Functions and methods in PHP are case-insensitive as illustrated in the following example.

function ag()
    echo '2';

class test {
    function clMe()
        echo 'hi';

$instance = new test;

But that's the not case with variables. What's the rationale?

  • 169
    PHP doesn't need no stinkin' rationale! Commented May 1, 2010 at 11:52
  • 2
    "Because the soup man says so." No rationale, but references: php.net/manual/en/functions.user-defined.php (between examples 3 and 4), php.net/manual/en/language.variables.basics.php
    – outis
    Commented May 1, 2010 at 11:59
  • 2
    class Share{ share($str){ echo $str; } } $sh = new Share(); $sh->share("string"); You may be surprised to see two calls to function share($str). first one because of c'tor and second explicit call for same reasons!!
    – vivek.m
    Commented Jul 19, 2011 at 10:33
  • 1
    @outis, What do you mean by "soup man"?
    – Pacerier
    Commented Oct 26, 2014 at 17:44
  • 1
    @outis, you're referring to the "Soup Nazi" from Seinfeld. YouTube, Wikipedia Commented Oct 8, 2015 at 15:17

2 Answers 2


Let me quote from Interview – PHP’s Creator, Rasmus Lerdorf

The first version of PHP was a simple set of tools that I put together for my Website and for a couple of projects. One tool did some fancy hit logging to an mSQL database, another acted as a form data interpreter. I ended up with about 30 different little CGI programs written in C before I got sick of it, and combined all of them into a single C library. I then wrote a very simple parser that would pick tags out of HTML files and replace them with the output of the corresponding functions in the C library.

The simple parser slowly grew to include conditional tags, then loop tags, functions, etc. At no point did I think I was writing a scripting language. I was simply adding a little bit of functionality to the macro replacement parser. I was still writing all my real business logic in C.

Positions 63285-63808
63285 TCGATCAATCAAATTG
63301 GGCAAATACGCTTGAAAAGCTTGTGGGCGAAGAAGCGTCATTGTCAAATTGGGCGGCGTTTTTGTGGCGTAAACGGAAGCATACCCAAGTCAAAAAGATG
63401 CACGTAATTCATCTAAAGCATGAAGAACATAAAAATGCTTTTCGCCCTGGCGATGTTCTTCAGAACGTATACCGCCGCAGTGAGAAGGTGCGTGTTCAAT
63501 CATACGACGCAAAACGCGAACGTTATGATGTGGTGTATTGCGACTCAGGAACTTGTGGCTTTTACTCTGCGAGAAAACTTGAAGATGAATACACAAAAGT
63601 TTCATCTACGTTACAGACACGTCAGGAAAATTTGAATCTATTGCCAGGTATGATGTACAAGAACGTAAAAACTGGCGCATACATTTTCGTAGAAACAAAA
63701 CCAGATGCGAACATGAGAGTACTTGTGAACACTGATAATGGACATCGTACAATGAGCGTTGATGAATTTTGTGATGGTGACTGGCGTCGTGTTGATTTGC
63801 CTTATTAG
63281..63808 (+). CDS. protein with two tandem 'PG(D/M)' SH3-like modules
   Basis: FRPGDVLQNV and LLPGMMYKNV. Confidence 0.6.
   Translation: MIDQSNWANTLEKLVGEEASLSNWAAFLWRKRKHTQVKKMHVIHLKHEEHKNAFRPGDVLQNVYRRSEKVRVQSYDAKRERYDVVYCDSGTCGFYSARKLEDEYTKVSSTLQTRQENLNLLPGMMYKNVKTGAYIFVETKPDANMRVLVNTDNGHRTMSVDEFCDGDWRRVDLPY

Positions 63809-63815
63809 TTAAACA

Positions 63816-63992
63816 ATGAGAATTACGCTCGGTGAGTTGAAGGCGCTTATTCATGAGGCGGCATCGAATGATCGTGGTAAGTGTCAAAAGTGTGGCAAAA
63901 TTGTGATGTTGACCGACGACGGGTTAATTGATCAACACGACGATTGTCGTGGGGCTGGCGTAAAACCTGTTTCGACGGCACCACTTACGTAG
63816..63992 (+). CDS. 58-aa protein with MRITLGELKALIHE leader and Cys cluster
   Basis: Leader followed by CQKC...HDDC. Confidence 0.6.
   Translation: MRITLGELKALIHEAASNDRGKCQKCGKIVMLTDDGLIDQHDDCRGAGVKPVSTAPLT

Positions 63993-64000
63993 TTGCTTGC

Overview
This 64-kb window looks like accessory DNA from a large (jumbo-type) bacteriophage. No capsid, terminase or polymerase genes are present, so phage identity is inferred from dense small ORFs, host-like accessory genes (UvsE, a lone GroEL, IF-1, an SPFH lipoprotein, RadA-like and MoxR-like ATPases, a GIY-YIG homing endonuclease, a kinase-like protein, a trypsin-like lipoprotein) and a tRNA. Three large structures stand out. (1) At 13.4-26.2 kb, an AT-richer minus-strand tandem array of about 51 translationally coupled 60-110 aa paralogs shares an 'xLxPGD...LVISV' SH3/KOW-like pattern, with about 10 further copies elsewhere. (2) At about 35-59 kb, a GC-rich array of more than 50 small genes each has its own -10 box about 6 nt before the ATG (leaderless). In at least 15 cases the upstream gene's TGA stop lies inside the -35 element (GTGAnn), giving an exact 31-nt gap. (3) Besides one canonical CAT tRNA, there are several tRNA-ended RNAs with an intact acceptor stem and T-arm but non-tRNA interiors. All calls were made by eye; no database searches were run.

I have read somewhere that since all the functions introduced essentially felt like tags in an HTML document and since HTML tags were case insensitive, he chose function names in PHP to be case insensitive. Later on this feature remained on in the language.

  • 71
    I also remember a quotation from Rasmus in a PHP conference in Paris saying more or less: "I'm definitely not a good programmer, in terms of following strict coding rules or standards, but I can say that if you rely on case sensitivity to recognize one function name from another, you're in kind of serious trouble!"
    – Tom Desp
    Commented Feb 5, 2012 at 17:25
  • 1
    is it still case-insensitive in future?
    – vee
    Commented Jan 30, 2014 at 16:20
  • 6
    So that's why php programmers use underscore instead of camelcase when naming their functions. Commented Mar 26, 2014 at 5:11
  • 3
    @paperstreet7 Some do. The good ones don't. At least, not anymore.
    – Dan
    Commented Nov 10, 2015 at 20:00
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    @dan, plenty of "good" programmers use underscores. In fact, PSR-0 purposely doesn't make a recommendation. A good programmer picks underscores or camelcase and sticks to that convention. Making that choice the measure of whether someone is a good programmer is pretty silly.
    – jdp
    Commented Nov 10, 2015 at 20:57

Yes, functions and methods names are not case-sensitive.

And yes, variables names are case-sensitive.

I am not sure there's a reason for that -- except it's been this way for a long time, and, so, remains the case, for backward compatibility reasons.

As a reference, a couple of links / quotes to various pages of the manual:

For functions (quoting):

Note: Function names are case-insensitive, though it is usually good form to call functions as they appear in their declaration.

And methods are not much more than functions in objects -- especially when we think about PHP 4 and backward-compatibility.

And, for variables ([quoting][2]):

Variables in PHP are represented by a dollar sign followed by the name of the variable. The variable name is case-sensitive.

And object properties are not much more than variables in objects -- same remark about PHP 4 and backward-compatibility.

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